Investments in Vermont environment and infrastructure
In Rep. Kate Webb and Joan Lenes’ last column for the season, they have highlighted a few pieces of legislation passed this year that protect Vermont’s environment and infrastructure.
Capital Investments in our State: The capital bill includes the culmination of a six-year effort to provide a strategy and the necessary tools for the State to reduce its annual energy consumption by 5 percent. Working with the State Treasurer, the Legislature created a “credit facility” that uses cash on hand to finance energy conservation and renewable energy projects. These projects are financed through the savings they achieve, it is expected that over time $8 million of projects will be financed this way. Following the payback period, the current $14 million of energy costs in state government could be reduced by 15 to 20 percent.
Support for Green Up Day: The Legislature values the contributions made through Green Up Day to help beautify and protect our neighborhoods and open spaces. To help ensure a steady revenue sources for this important effort, we created a new income tax return check-off that allows Vermonters to donate directly to Vermont Green Up, Inc. The Green Up check off will appear on next year’s income tax form.
Protecting our forests: Firewood is a known vector for carrying invasive species deadly to forests such as the Emerald Ash Borer. Now present in our neighboring states and Canada, Act 112 passed this year sets the stage for scientifically based regulation of imported firewood.
Lake Champlain Clean Up: Although three House committees developed policy and funding strategies in preparation for the new EPA clean-up plan for Lake Champlain, none of these made it into law. Expect to see renewed energy on this over the summer and next year.
Shoreland Protection: After a lengthy process, an act protecting the shorelands of Vermont’s lakes and ponds will become law. We are awaiting final confirmation from the Department of Environmental Conservation to attend the June 26th Shelburne Planning Commission at 7pm. Please come and hear about the new standards first hand.
Unprecedented Transportation Investment: This year we passed the largest transportation investment in Vermont history—$665 million for our roads, rail, airports, bike/ped facilities, and bridges. This still falls hundreds of millions short of our need to adequately maintain our transportation infrastructure.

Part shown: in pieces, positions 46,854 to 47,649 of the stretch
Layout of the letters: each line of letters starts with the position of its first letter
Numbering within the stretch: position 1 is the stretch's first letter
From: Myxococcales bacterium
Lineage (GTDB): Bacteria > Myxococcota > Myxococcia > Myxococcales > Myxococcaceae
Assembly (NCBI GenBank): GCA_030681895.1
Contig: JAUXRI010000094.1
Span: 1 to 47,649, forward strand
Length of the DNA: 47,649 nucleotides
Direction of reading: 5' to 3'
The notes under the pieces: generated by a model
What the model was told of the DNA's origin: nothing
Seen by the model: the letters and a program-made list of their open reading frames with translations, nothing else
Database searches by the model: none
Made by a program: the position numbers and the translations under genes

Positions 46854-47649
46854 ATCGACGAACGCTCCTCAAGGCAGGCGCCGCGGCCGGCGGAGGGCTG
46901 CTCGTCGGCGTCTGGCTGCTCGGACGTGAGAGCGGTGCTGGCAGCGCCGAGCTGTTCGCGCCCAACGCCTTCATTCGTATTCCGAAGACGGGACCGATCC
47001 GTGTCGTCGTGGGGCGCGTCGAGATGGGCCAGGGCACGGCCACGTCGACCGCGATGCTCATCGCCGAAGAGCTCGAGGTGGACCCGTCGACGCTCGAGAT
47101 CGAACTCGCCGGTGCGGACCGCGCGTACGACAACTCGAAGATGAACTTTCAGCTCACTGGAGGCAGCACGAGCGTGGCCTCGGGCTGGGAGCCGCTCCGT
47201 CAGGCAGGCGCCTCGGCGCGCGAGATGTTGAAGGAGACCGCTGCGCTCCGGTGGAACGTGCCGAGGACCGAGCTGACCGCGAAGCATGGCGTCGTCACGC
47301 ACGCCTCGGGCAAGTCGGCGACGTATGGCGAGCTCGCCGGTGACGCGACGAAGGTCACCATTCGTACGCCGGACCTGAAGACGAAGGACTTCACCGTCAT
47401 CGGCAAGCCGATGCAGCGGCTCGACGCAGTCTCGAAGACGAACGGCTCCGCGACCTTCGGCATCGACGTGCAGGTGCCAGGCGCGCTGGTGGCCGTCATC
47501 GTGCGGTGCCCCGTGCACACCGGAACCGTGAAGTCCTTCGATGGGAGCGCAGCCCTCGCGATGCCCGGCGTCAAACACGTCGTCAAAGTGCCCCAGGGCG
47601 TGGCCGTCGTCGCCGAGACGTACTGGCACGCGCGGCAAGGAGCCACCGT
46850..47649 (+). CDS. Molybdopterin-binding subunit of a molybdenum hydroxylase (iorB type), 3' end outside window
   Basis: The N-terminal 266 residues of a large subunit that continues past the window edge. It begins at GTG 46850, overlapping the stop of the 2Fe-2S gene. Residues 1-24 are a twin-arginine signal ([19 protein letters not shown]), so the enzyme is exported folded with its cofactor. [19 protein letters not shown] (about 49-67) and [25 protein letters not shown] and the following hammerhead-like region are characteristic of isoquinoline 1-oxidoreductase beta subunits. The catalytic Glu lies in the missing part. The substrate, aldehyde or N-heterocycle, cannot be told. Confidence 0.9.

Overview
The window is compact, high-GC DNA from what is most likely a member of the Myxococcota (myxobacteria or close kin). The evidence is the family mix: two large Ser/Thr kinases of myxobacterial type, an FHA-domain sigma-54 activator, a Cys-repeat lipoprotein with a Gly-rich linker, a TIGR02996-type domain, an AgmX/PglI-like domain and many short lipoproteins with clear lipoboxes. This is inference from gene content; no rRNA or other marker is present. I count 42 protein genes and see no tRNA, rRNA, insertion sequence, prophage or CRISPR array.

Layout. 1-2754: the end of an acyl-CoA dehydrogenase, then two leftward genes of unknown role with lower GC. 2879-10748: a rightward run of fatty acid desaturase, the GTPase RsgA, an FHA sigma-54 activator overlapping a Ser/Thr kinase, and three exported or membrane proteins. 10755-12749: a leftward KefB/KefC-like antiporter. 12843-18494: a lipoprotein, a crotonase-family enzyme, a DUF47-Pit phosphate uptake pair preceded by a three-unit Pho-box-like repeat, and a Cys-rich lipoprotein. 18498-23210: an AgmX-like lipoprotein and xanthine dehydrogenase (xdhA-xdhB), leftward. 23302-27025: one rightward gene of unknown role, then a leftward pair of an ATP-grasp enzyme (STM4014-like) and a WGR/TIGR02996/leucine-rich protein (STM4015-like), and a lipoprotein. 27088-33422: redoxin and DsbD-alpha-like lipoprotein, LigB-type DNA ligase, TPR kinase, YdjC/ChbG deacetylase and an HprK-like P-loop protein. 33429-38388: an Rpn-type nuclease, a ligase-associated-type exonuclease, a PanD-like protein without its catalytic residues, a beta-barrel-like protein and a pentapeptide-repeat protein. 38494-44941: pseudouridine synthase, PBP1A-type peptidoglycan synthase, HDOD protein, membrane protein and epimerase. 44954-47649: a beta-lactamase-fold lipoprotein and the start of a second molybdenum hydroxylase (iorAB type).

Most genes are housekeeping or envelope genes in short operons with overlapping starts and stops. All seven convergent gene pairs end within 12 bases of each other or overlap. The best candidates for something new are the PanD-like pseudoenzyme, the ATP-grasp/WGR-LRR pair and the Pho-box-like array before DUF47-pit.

The investments we have made over the past few years are paying off. In 2008 we were 45th in the nation with 19.7 percent of our bridges structurally deficient. We are now 28th with only 8 percent structurally deficient. Our road surfaces have gone from 34 percent in very poor condition to 21 percent in very poor condition over the same period.
Thanks to our changes in gas and diesel taxes last year, as well as aggressive pursuit of federal grants, we have a much-needed record investment in our infrastructure. By moving the Vermont Local Roads Program to the Vermont Transportation Training Center, 80-90K spent in overhead can now be used for to preserve and expand current programming for municipalities.
Recycling: Vermont became a leader in recycling with the passage of Act 148, the Universal Recycling Law. This year we remove two additional waste streams from landfills.
In 2015, contractors will be required to haul certain discarded construction materials to recycling centers. In 2016, consumers will be able to drop off alkaline batteries at solid waste facilities, municipal buildings, and participating retailers. This is a win for the environment and solid waste districts and is promoted by the industry.
Post-Irene Investments: The pouring of footings for the new state office building in Waterbury marks the final stage of commitments made to remain and invest in Waterbury post Irene. The $125 million building project is paid for with FEMA and insurance dollars as well as multiple years of capital dollar allocations. The project preserves the historic character of the State office complex while creating workspaces that break down silos allowing state workers to serve Vermonters in a more productive and cost-effective manner.